Covering the Basics _ Now before I get into the comparison, I want to start with sharing a few basics about both paints in case you’re not familiar with chalk paint. Both the Annie Sloan chalk paint and the Rust_Oleum version allow for minimal prep work. No sanding is required, no primer needed. You just grab your piece of furniture and start painting. Both can be applied to a variety of surfaces, such as wood, glass, metal, ceramic, and even plastic. Both can be easily distressed for a vintage look. Both are low_odor and easy to clean up. Both are supposed to dry in a matte finish. The Annie Sloan chalk paint retails for า for 32 oz and can generally only be purchased at a painting boutique or shop. The Rust_Oleum chalk paint retails for มቋ for 30 oz and can be purchased on Amazon, as well as many home improvement stores.
Today's post is one I've been thinking about doing for quite a while now and it's a comparison between the Annie Sloan chalk paint vs the Rust_Oleum chalked paint. Now you guys know I've been a big fan of the Annie Sloan chalk paint for a looooong time. I've been using it for about six years now and I even wrote a post about my top ten chalk painting tips, which you can check out here if you're interested. It's actually what led me to fall in love with painting furniture in the first place. But recently I've been growing more curious about some of the alternatives that are popping up on the market, like the Rust_Oleum chalked paint. I picked it up at Home Depot about a month ago and I've used it on a few small things here and there. Well this weekend I was in the mood for a little painting fun so I decided to do a side_by_side comparison between these two products. I grabbed an old table that worked perfectly for this little experiment and I got to work. I was actually pretty surprised at some of my observations and I'm excited to share the results with you fine folks today!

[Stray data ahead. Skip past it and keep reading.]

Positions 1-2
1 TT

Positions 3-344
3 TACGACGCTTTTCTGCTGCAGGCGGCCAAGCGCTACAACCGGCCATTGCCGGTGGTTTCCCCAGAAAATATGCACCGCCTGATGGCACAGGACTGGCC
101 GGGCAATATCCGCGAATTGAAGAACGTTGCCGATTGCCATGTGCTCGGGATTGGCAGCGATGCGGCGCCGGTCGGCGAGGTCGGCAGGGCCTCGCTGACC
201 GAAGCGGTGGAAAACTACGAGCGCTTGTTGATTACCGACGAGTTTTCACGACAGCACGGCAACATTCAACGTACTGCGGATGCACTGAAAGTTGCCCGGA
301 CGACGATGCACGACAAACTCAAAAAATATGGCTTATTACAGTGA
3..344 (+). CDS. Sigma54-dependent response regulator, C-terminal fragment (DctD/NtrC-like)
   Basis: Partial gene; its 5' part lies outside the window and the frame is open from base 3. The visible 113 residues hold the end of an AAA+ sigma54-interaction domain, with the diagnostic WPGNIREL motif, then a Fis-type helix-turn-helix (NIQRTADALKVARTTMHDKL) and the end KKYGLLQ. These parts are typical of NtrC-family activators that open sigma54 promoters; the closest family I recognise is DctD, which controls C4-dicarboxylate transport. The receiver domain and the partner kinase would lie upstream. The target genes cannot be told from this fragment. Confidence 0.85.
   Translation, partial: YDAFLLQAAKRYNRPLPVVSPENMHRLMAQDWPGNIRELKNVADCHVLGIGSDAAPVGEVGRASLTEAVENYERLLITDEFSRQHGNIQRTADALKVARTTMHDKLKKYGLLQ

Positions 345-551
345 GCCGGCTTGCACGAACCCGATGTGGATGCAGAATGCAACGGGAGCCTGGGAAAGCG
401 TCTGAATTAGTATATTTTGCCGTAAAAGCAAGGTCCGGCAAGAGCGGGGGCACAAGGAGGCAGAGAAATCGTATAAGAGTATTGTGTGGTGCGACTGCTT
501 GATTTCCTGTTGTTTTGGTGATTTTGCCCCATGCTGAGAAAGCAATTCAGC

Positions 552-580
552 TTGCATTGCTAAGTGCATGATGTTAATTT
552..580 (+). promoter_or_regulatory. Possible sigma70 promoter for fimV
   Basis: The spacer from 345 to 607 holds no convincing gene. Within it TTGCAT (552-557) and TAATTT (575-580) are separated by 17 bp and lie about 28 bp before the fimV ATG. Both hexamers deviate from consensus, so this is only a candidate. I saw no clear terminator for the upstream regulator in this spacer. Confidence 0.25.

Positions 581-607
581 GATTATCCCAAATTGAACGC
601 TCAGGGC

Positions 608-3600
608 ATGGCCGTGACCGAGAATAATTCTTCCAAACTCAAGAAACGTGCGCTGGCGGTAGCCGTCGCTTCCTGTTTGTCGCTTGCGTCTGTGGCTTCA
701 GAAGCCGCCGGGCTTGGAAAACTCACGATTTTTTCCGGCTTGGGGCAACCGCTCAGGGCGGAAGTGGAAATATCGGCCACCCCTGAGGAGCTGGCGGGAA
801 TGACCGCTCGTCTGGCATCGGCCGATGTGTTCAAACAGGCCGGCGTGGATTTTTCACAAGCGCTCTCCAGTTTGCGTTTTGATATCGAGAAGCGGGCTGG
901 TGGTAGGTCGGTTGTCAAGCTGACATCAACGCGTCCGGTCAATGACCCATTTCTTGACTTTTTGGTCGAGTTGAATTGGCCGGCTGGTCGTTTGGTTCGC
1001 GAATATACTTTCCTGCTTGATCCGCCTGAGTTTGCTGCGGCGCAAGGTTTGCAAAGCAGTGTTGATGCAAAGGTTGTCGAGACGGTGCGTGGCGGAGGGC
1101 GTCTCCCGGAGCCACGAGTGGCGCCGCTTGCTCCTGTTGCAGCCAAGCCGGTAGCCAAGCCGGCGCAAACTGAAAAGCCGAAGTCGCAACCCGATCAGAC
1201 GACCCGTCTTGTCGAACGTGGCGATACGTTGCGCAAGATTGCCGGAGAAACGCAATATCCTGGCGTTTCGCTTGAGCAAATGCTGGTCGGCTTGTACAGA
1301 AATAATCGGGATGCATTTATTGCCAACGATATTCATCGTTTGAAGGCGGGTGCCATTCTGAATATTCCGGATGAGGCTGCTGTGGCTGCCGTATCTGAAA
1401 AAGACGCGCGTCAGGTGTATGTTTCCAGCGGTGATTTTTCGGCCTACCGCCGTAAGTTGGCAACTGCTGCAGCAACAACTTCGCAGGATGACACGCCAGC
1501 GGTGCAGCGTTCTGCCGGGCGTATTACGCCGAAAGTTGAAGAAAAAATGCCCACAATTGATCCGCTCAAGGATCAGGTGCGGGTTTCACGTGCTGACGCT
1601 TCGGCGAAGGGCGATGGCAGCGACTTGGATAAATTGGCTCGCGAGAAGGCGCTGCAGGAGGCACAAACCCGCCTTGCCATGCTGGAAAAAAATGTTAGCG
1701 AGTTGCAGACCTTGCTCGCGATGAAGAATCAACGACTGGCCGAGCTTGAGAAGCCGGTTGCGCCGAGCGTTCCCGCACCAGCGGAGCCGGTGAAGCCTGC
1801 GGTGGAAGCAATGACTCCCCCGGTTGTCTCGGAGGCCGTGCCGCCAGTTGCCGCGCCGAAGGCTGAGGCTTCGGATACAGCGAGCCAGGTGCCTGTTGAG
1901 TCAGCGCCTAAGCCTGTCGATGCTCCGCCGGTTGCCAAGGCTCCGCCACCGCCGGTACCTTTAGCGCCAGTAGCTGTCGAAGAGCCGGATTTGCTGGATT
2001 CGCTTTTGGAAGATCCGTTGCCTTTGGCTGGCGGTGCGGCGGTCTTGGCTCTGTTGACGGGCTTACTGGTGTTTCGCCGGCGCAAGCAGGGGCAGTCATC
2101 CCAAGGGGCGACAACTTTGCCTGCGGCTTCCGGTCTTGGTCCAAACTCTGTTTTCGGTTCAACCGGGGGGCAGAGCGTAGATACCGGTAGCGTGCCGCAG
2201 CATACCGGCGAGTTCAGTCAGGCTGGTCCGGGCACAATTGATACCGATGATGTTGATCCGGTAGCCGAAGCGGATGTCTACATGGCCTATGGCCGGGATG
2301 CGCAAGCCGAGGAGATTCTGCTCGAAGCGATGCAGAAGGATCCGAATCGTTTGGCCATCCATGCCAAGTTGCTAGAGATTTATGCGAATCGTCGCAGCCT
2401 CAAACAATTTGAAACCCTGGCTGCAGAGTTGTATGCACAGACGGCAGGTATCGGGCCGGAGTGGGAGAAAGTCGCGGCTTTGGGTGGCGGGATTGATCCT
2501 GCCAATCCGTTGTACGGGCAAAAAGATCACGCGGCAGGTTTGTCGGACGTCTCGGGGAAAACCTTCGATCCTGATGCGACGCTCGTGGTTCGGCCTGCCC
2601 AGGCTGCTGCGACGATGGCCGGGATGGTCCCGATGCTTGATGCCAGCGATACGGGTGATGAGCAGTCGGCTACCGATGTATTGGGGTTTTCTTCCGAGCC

by Kevin W. Noland on Aug 10, 2018 Chalk Paint